Note #2: I’m using !important here to override the existing pages CSS. You could probably get around this using a more specific selector, but for demonstration purposes I’ll leave it at that.

Now for the javascript file that gets loaded on the blog. Since this demo extension is already kind of ridiculous, I’m going to replace all the images on the blog with cats.

var images = document.getElementsByTagName('img');
for (var i = 0, l = images.length; i < l; i++) {
  images[i].src = '' + images[i].width + '/' + images[i].height;

Now we have everything in place, the extension folder should look something like this:

I put the code on GitHub at lateral/chrome-extension-blogpost and if you want to download the extension you can get a zip of it here.

To install the extension, visit chrome://extensions in Chrome and drag the folder containing the above files into the window:

And now the Lateral blog looks like this:

Hopefully the extension you make will be a bit more meaningful. ¯\_(ツ)_/¯

The Author
Making stuff with computers at Lateral.

30 thoughts on “Create a Chrome extension to modify a website’s HTML or CSS

  1. I’m looking for an extension that can edit javascript source on the fly from html pages– could this sort of thing be used to do that? A simple string substitution is what I need, but over the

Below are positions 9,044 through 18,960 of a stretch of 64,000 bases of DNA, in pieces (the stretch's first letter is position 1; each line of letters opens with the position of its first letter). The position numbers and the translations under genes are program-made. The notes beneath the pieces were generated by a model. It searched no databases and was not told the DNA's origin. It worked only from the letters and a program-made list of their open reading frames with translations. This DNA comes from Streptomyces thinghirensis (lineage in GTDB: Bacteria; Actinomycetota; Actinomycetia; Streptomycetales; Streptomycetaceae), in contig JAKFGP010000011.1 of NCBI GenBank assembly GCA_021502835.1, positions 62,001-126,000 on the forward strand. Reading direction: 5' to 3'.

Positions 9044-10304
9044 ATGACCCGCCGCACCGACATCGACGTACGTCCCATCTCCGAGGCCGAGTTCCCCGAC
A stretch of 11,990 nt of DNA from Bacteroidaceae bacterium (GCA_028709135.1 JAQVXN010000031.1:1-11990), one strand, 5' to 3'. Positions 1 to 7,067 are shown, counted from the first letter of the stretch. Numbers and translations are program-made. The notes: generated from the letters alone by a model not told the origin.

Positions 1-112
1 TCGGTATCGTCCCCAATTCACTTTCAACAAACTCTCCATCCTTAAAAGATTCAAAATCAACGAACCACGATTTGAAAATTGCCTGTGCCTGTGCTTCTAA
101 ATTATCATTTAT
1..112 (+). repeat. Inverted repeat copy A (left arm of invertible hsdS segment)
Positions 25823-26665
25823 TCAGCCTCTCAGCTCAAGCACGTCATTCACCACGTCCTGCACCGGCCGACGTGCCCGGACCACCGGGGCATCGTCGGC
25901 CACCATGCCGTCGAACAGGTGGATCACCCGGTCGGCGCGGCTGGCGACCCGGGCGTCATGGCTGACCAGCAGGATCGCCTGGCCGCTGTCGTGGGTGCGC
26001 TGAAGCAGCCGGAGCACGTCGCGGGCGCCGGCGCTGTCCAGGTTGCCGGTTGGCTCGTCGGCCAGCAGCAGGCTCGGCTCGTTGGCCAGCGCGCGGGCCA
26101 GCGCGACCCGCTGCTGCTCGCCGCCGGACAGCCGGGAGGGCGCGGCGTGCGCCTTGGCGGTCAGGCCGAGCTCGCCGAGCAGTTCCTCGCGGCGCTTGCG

2. Hi! First of all what you are doing is simply amazing! But I was just wondering is there a way to inject the css and html to all the other websites instead of just a specific website?

    1. Sure, just change the “content_scripts” part of the manifest JSON file to look like this:

      "content_scripts": [{
      "css": ["styles.css"],
      "js": ["content.js"],
      "matches": ["*"]

      You can read more about “content_scripts” here.

      1. Hi Max! Thank you for the prompt reply. But if you don’t mind I still have 1 more question.

        I am try to inject an overlay into every webpage upon the user clicking on my chrome extension.

        As for the code you wrote, it does it really nicely on, however if I were to apply it on some other webpage, it breaks the styles the code is trying inject because of the difference in the DOM structure i suppose.

        Is there a way where I can do an overlay across the whole webpage without breaking my code styles. You do not have to give me a direct answer, but I hope you could guide me to some relevant reading materials which maybe helpful since your materials are the ones I found to be the most relevant to the current project I am working on.

  3. Hi, is there a way I can change a balance on a website so whenever the page is reloaded it changes to the desired balance but the balance not actually be there?

  4. Is there any way to create this app but for changes on the site to be on the owners side to push out for everyone to see? So they could make non permanent changes to thier site?

    1. You could use the content.js file to load an external JS file on to the page. Something like:

      var script = document.createElement('script');
      script.src = '' +;

      Then you can update the content of your script.js on your server to change what happens. You could do the same by loading an external CSS file from the content.js too.